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Reliability and Validity of the Perspectives of Support From God Scale

Hamilton, Jill B.; Crandell, Jamie L.; Carter, J. Kameron; Lynn, Mary R.

Nursing Research:
doi: 10.1097/NNR.0b013e3181d1b265
Features
Abstract

Background: Existing spiritual support scales for use with cancer survivors focus on the support believed to come from a religious community, clergy, or health care providers.

Objective: The objective of this study was to evaluate the reliability and validity of a new measure of spiritual support believed to come from God in older Christian African American cancer survivors.

Methods: The Perceived Support From God Scale was administered to 317 African American cancer survivors aged 55-89 years. Psychometric evaluation involved identifying underlying factors, conducting item analysis and estimating reliability, and obtaining evidence on the relationship to other variables or the extent to which the Perceived Support From God Scale correlates with religious involvement and depression.

Results: The Perceived Support From God Scale consists of 15 items in two subscales (Support From God and God's Purpose for Me). The two subscales explained 59% of the variance. Cronbach's α coefficients were .94 and .86 for the Support From God and God's Purpose for Me subscales, respectively. Test-retest correlations were strong, supporting the temporal stability of the instrument. Pearson's correlations to an existing religious involvement and beliefs scale were moderate to strong. Subscale scores on Support From God were negatively correlated to depression.

Discussion: Initial support for reliability and validity was demonstrated for the Perceived Support From God Scale. The scale captures a facet of spirituality not emphasized in other measures. Further research is needed to evaluate the scale with persons of other racial/ethnic groups and to explore the relationship of spirituality to other outcome measures.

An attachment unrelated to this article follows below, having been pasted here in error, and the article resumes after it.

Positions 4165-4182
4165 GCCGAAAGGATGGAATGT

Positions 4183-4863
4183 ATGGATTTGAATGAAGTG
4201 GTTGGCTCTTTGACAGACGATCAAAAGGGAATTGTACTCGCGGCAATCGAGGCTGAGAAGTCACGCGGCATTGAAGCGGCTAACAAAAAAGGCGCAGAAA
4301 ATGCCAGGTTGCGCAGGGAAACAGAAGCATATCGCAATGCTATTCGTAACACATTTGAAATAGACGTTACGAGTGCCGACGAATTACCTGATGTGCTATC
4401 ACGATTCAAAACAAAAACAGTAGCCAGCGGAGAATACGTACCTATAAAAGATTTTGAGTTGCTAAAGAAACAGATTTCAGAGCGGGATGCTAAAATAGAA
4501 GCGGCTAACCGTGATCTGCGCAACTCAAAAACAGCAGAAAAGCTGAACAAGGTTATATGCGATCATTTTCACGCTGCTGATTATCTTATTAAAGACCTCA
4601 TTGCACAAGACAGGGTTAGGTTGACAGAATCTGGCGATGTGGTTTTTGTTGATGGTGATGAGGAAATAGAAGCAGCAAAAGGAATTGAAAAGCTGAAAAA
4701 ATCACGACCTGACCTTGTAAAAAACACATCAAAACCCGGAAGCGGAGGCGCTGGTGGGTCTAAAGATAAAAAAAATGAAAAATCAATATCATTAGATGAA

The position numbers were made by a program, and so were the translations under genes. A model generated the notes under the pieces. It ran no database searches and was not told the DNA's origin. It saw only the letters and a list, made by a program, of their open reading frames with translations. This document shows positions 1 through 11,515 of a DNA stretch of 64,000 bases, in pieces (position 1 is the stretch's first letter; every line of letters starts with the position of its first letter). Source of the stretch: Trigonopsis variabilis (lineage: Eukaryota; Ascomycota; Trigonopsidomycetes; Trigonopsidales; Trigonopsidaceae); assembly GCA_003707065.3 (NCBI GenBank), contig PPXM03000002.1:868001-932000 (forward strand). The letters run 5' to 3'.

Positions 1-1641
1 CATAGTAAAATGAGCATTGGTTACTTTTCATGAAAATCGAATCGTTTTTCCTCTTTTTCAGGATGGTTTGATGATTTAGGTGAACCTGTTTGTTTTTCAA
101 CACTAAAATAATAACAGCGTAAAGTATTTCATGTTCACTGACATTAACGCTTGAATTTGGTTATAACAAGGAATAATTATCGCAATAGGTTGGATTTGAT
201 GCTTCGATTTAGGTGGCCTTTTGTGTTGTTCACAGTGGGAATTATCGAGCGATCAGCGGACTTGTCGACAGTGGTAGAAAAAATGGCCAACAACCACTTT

Author Information

Jill B. Hamilton, PhD, RN, is Assistant Professor; and Jamie L. Crandell, PhD, is Research Assistant Professor, School of Nursing, University of North Carolina, Chapel Hill.

J. Kameron Carter, PhD, is Associate Professor, Divinity School, Duke University, Durham, North Carolina.

Mary R. Lynn, PhD, RN, is Professor, School of Nursing, University of North Carolina, Chapel Hill, North Carolina.

Accepted for publication August 17, 2009.

The studies in this report were funded in part by Grant R01 NR009271-04 from the National Institute of Nursing Research and National Center for Minority Health Disparities (J. Hamilton, principal investigator). Support was also received from 5P60-MD000525-01 from the National Center for Minority Health Disparities (O. W. Brawley, principal investigator), NRSA T32#NR07048-06, Nursing Care of Older Populations, Oregon Health and Science University, and the Georgia Cancer Coalition Distinguished Scientist Program.

This work would not have been possible without the contributions of individuals who helped with recruitment and data collection and provided invaluable input into the development of the questionnaire. A special thank you goes to Dr. Otis W. Brawley, Mansi Agarwal, Gregory Johnstone, Rodney Theodore, Rev. Dr. Marcus Ingram, Oregon Health & Science University's Center for Symptom Management in Life-Threatening Illness, Grady's Cancer Center of Excellence, Emory University Clinics, and Winship Cancer Institute.

Corresponding author: Jill B. Hamilton, PhD, RN, CB 7460 School of Nursing, University of North Carolina at Chapel Hill, Chapel Hill, NC 27599-7460 (e-mail: jhamilto@email.unc.edu).

© 2010 Lippincott Williams & Wilkins, Inc.